Phonology and Music

For years, linguists have been compiling corpora of different languages and their various subcomponents in order to learn more about the nature of human communication. Analyzing these large datasets of text or spoken language, researchers have been able to draw fascinating conclusions about the underlying grammars of languages, the ways languages have changed over time, and much more. Naturally, as a guitarist, I got to wondering whether or not phonological analysis techniques could be used in an analysis of music, and thankfully, fellow guitarist and Professor of Linguistics at the University of Massachusetts Amherst, Joe Pater, had already answered my question.

Working with Professors Christopher White and Mara Breen, Pater conducted a study comparing and contrasting two major corpora of songs from before and after the turn of the century. The team aimed to categorize the ways in which popular music had evolved over the past few decades, gathering their data through a careful analysis of tempo, melodic-metric profiles (where in a measure most hits occur), entropy, repetition, and genre. I found their findings to be extremely interesting.

First and foremost, modern music tends to be faster than its premillennial counterpart, perhaps due to the growing influence and acceptance of rap and hip-hop songs in the music scene. These two genres, categorized by quick tempos, have become significantly more popular since the year 2000, and the growth of new styles such as alternative rock highlights their influence in the modern scene.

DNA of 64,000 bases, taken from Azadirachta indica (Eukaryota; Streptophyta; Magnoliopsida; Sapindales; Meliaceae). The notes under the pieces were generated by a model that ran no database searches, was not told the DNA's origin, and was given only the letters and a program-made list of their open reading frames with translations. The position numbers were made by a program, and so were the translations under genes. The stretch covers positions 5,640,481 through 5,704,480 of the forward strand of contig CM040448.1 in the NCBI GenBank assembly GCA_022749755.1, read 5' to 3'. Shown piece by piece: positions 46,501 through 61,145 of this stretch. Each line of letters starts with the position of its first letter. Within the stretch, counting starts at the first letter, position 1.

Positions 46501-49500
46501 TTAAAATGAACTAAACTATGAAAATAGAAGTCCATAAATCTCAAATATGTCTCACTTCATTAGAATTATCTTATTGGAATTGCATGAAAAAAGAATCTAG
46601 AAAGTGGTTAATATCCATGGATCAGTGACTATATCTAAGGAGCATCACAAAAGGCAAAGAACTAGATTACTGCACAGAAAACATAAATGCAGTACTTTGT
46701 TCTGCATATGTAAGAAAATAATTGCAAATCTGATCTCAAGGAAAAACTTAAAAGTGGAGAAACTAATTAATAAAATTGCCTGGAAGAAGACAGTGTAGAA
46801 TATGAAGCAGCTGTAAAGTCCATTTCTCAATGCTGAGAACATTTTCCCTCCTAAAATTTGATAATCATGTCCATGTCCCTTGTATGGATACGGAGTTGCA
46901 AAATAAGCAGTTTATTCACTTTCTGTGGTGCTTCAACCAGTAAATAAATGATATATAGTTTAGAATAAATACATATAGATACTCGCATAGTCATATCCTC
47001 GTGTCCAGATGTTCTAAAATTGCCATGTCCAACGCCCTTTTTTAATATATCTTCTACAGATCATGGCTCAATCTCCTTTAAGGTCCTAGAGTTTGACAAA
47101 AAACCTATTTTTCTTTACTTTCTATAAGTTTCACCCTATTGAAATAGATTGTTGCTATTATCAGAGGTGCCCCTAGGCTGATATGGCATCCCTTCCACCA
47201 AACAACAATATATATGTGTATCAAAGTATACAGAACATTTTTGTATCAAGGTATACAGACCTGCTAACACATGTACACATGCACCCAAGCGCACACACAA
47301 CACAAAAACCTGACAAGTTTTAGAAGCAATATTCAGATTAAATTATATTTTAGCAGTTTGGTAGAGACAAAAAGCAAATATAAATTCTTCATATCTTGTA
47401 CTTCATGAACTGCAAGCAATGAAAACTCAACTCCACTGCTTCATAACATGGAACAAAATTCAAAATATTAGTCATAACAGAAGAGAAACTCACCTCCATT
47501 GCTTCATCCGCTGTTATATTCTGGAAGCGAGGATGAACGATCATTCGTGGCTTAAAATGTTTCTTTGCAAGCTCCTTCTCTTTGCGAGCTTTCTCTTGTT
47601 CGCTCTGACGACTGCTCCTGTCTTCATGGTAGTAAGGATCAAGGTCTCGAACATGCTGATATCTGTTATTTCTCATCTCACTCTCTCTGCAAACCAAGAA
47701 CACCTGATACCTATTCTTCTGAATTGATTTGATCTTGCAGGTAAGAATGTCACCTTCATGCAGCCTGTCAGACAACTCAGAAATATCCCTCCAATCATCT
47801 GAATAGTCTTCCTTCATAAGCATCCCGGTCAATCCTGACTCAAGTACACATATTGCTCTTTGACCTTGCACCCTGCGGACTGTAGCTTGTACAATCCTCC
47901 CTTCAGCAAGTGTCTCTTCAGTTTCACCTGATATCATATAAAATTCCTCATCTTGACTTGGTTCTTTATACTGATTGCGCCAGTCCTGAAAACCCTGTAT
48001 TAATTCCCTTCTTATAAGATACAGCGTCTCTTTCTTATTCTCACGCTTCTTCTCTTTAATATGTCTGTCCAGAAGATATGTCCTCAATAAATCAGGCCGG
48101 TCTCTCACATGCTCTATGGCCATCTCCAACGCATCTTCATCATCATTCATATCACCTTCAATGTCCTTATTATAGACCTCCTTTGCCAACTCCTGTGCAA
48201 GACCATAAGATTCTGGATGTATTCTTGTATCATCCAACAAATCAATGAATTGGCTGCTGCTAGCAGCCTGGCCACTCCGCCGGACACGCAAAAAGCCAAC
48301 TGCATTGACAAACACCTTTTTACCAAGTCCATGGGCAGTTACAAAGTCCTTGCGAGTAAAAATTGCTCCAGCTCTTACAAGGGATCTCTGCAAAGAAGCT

Second, it seems that modern musicians tend to hit their onsets at a faster pace and disperse their hits more evenly throughout measures, interestingly staying away from onsets on the downbeat more so than before. Additionally, patterns found within measures are generally repeated more frequently throughout songs, creating a very consistent meter in most popular songs. Turn on the radio and more likely than not you’re going to hear the same repeated chord progression and strumming pattern sent back at you.

Interestingly, the researchers found that differences between music from the two centuries were not consistent among genres, with pop remaining far more consistent than other styles. Trends in tempo and melodic-metric profiles seemed to be indicative of genre, which makes sense: it is in part these differences that distinguish songs enough so that we classify them as belonging to entirely different styles of music.

The next time you pull up your favorite playlist on Spotify, Amazon Music, or whatever platform you prefer, try to keep these findings in mind and see what you notice. Perhaps you’ll find extreme repetition or maybe extra improvisation, but either way, think about what you might want to try next and enjoy some good music!

White, C. W., Pater, J., & Breen, M. (2022). A comparative analysis of melodic rhythm in two corpora of American popular music. Journal of Mathematics and Music, 16(2), 160-182.

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